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Legal information if you know or your giver knew....what could happen now?

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Many states have laws protecting individuals against someone who willing knew they were infected with an incurable STD such as HIV/AIDS and HERPES. A partner who knows or should have known that they are infected with a sexually transmitted disease would increasingly be held liable for transmitting the disease to an unknowing partner. This includes herpes, AIDS, gonorrhea, syphilis, genital warts and crabs. Each state has their own guidelines and if you know you have one of these viruses, the main question is...


Do I legally have to tell each partner I have intercourse with that I'm infected?


Legally, the answer is no. However, subconsciously, for the better part we hope you do in hopes of not spreading the virus. You know you are not to inflict harm onto others as this is considered negligence with intent to harm.


What can happen if they get infected and there's proof I knew I was infected?


If they were to get the virus, in some states, they can file a non criminal law suit for personal injury with emotional damage and loss of wages due to time off of work or for cost of treatments and prescriptions. You can sue for personal negligence and since this is a life long illness, this may cover therapy as well.


In many states, its considered a misdemeanor and may get you jail time, a fine and or both if you do any of the following:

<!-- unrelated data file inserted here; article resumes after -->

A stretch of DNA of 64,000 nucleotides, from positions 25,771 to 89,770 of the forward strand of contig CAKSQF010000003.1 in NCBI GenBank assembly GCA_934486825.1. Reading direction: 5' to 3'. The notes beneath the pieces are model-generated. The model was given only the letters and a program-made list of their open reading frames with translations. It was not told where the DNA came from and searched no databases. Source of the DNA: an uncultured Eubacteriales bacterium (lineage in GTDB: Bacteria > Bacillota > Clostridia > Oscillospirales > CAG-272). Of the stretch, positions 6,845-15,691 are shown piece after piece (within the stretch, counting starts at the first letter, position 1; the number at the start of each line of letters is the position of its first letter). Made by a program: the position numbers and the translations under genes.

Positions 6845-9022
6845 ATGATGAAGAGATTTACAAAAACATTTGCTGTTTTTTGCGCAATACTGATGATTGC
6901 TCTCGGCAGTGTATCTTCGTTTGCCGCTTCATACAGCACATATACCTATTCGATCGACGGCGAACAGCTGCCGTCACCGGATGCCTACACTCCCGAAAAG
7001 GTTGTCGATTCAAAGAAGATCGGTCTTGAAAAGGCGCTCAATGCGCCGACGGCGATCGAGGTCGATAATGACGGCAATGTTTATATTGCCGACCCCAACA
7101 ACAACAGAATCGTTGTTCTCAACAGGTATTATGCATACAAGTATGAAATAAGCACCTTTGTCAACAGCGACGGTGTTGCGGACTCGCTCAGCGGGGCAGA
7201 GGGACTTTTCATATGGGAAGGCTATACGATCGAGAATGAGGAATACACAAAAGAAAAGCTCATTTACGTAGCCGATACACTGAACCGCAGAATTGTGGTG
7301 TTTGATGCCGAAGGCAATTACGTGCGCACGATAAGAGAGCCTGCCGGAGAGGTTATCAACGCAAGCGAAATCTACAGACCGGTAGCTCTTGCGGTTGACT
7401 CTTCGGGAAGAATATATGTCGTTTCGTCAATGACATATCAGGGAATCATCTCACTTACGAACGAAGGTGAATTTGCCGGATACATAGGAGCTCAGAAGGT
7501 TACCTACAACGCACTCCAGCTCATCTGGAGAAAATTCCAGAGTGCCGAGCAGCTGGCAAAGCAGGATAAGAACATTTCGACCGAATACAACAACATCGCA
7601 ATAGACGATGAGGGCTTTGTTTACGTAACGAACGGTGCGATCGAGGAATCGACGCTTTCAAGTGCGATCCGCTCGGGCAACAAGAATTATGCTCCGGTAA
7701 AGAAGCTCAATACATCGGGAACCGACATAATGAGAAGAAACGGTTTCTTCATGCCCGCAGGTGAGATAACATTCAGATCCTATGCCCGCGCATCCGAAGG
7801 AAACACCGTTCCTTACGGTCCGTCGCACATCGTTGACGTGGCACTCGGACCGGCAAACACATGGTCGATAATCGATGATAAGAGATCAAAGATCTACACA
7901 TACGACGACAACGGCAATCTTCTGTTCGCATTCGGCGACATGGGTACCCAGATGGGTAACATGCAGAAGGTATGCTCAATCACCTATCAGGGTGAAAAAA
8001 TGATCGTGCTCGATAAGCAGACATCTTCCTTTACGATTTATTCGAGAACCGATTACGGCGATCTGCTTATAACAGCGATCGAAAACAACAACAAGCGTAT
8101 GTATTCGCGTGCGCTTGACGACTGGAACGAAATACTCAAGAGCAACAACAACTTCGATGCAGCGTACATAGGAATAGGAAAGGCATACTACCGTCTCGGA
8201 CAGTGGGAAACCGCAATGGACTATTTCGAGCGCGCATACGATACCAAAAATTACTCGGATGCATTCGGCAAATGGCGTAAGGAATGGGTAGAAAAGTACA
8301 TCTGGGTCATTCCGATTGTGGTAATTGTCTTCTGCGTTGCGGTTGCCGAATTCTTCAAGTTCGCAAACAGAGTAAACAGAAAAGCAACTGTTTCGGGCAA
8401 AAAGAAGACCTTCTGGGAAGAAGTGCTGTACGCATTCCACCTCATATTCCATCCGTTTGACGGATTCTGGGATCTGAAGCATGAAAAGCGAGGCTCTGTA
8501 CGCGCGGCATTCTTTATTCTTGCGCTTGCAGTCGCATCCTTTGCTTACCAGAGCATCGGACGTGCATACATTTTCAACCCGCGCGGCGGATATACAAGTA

¤ Engage in unprotected sexual activity knowing you have an incurable virus.

¤ Engage in unprotected sexual activity with the intention of infecting another person.

¤ Not disclose your STD status.


If you have HIV/AIDS, in California, its a felony, and up to 8 years or more in prison for doing the above mentioned acts.


Many states have laws to help protect unaware partners.


In Maine, there are expedited partner therapy allowing doctors with patients diagnosed with STDs to give the patients' spouses or sexual partners medication to treat the STDs without making a medical examination of the spouses or partners. So, in some states, it's very possible someone will learn of a partner's STD whether or not the infected partner discloses the problem first. This method should be adopted in all states and for fear of disclosure, could help preventing the spreading of more viruses.


What happens if I knew I was infected with one of the incurable viruses and gave it to someone and I get sued?


If you get sued, and your partner says you willing gave them a virus that was incurable such as HSV2, they need to have proof. Proof would come from medical records from your medical doctor, such as blood test and prescriptions for the infections. Proof of outbreaks. Proof that they knew by telling someone else and they could be a witness. Then they look at the Consensual-Bar, which is a factor when looking at cases of personal injury related to sexually transmitted diseases. This refers to knowing both parties are consenting to sexual intercourse and understand the risk involved whether or not the truth was told or with held or unknown. You made a consensual decision and you made the choice, so basically... If "Billy" had HSV2 and you asked him before you were intimate and he disclosed he didn't have any type of std and was tested and you went ahead and had intercourse, you consented to accept his answer not knowing it to be true or false. You then would be just as equally responsible.


There was a recent case where a woman met a man on EHarmony, a dating website. After a few dates, they became intimate. Well a few things happened...


She didn't ask him about his sexual history or testing history. They didn't use a condom or other protection. After they were finished, he decided to disclose he had herpes. Mind you, she was furious and thought he was the right man and felt a strong connection. She called her lawyer and her case went to court. Due to his career, he had an oath, a legal oath as a medical doctor, that's right! He was a dentist and he was sued and she was rewarded $900,000 for emotional damages. This shows how important it is to be honest and why disclosing is needed before you become intimate.